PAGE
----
I start each day with a list of client matters that I have to address, and a list of client matters that I would like to address. I work on the “have to address” matters first; and then move to those matters I “would like to address.” Daily, one or more of the “would like to address” matters become “have to address” matters. My pro bono cases fit into these two categories and are treated accordingly with my other clients.



What pro bono case stands out the most to you?

The pro bono experience that stands out the most to me is working with the San Antonio Legal Services Association to organize and implement a “Remote Wills Clinic” for health care workers during the summer of 2020. Under the leadership of Chair Robert Soza and Executive Director Sarah Dingivan, a plan was put in place to determine the need for health care workers to execute wills and ancillary documents. As the program was ramping up, over 250 health care workers at University Hospital signed up immediately. Serving on the subcommittee building the dynamic “Remote Wills Clinic,” Board Member Mary Brennan Stich reached out to her friends from law school, Faye Bracey and me. Mary and I reached out to our colleagues. Over a weekend, a list of 27 attorney volunteers grew to 300 plus. One of Mary’s calls was to Laura O’Donnell, a partner at Haynes and Boone, who recruited 80 of her law firm’s attorneys, located in offices from coast to coast. In a matter of weeks, over 500 health care workers executed wills and ancillary documents based upon one-on-one engagements with attorneys who often served two or more clients. The experience was magical!



What do you like about pro bono cases?

Along with nearly 107,000-plus Texas attorneys, I am uniquely qualified to provide legal assistance to other citizens who cannot afford to pay market rates for legal services but are entitled to access to justice and equal protection under the law. Participation in the delivery of pro bono legal services as an advocate, mediator, or organizer allows me to do my part to make this constitutional right a reality for those who are served by my efforts and, most importantly, the efforts of others whom I support.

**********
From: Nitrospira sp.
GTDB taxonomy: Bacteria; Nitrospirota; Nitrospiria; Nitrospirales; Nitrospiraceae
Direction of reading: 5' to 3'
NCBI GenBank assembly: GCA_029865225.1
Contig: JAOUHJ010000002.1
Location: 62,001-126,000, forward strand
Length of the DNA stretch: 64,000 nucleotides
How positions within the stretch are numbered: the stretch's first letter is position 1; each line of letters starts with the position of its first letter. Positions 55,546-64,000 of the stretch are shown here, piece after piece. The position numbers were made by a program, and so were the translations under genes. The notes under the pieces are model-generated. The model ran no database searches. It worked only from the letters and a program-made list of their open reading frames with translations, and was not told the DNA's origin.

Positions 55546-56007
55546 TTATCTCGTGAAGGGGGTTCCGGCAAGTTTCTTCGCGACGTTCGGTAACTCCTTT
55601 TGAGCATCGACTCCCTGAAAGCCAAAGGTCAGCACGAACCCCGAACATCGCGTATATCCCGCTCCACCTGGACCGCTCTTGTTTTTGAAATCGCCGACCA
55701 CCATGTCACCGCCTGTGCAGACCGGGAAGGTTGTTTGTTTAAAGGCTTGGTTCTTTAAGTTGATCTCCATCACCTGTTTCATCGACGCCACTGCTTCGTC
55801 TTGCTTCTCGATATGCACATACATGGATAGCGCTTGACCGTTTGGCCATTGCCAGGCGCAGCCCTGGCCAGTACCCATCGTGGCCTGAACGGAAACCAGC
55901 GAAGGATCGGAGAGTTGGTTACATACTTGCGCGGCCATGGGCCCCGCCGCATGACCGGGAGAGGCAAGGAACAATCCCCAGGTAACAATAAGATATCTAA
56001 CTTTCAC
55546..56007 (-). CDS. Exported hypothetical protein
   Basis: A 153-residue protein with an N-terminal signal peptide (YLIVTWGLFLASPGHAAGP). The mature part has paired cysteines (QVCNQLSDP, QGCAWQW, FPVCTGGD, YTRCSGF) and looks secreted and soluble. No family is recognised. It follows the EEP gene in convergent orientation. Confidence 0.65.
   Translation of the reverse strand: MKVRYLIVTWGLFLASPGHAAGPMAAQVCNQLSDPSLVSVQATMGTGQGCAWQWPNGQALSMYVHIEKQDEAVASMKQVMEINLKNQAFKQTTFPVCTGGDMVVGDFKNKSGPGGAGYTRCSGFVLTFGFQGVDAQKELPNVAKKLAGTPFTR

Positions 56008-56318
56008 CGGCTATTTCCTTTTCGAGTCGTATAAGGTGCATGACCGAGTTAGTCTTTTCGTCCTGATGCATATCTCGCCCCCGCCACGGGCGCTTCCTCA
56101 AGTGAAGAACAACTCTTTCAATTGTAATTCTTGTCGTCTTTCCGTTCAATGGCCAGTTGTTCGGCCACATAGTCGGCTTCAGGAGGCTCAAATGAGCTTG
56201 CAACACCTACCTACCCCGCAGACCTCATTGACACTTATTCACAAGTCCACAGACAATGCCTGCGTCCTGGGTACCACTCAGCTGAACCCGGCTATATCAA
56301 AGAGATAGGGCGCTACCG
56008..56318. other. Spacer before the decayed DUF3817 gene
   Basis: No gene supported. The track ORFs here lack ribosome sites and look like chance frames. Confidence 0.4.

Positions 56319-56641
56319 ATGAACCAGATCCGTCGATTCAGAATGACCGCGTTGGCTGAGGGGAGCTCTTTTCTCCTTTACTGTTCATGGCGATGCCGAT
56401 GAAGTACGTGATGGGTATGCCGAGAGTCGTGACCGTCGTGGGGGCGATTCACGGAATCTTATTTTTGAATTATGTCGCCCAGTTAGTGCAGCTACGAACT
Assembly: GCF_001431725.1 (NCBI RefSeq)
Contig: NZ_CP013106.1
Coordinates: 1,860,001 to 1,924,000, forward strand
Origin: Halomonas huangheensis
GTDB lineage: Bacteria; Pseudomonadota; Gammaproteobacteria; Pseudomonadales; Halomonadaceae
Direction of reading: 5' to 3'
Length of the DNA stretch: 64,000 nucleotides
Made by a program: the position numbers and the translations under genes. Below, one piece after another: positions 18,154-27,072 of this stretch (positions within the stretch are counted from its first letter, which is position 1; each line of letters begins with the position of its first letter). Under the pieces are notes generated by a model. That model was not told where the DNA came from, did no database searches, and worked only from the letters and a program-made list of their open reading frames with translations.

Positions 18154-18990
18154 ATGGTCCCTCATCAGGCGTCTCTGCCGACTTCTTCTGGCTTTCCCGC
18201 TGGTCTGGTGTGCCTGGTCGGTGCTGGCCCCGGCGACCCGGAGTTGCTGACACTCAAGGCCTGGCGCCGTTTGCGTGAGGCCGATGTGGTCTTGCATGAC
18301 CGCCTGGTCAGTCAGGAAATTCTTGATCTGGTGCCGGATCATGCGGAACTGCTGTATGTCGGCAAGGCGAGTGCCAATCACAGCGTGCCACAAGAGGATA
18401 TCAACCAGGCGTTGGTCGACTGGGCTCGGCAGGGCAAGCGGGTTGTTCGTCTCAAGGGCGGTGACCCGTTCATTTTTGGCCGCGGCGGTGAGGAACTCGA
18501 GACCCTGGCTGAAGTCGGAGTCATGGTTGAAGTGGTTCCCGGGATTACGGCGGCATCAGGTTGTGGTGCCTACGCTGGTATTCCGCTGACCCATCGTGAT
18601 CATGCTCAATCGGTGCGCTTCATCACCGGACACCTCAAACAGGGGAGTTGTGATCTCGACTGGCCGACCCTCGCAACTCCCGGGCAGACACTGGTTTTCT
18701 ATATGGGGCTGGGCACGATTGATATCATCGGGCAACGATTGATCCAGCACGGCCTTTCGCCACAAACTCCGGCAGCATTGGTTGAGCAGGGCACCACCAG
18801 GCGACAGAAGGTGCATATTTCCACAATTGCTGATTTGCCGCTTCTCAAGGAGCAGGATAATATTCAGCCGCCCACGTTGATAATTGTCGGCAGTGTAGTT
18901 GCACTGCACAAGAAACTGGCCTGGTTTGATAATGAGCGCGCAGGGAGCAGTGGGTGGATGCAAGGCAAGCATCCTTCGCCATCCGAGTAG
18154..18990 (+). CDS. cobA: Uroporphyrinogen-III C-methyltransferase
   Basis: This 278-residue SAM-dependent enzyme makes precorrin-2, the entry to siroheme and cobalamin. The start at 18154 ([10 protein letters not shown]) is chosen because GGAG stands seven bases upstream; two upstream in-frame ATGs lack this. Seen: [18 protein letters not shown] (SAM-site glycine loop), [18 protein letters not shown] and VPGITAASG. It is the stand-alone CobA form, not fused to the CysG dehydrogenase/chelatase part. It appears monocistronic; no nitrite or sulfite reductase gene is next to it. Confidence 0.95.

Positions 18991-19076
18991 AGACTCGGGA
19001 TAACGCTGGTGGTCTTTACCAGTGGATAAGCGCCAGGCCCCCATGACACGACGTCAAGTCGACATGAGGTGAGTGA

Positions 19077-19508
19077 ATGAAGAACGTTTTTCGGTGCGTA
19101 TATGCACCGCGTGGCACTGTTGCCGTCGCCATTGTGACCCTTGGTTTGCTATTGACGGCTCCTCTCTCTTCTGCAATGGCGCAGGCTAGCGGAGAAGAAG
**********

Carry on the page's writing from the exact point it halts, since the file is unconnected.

Why should new attorneys do pro bono work? What will make them successful at it?
A State Bar of Texas Board of Directors’ resolution broadly defining legal services to the poor, states: “that each Texas attorney should aspire to render at least 50 hours of legal services to the poor each year, or make an equivalent financial contribution to an organization that provides legal services to the poor.” I am confident that most Texas attorneys are unaware of this aspirational resolution but meet or exceed this benchmark. Every bar association that I have worked with sponsors ways for its members to provide pro bono legal services and financial support. Many attorneys contribute financially to the Texas Access to Justice Commission, the Texas Bar Foundation, and other bar foundations knowing that funds will be used to support access to justice. The State Bar should champion the significant contributions of Texas attorneys. Public awareness of Texas attorneys’ contributions to access to justice is the perfect antidote to every lawyer joke.TBJ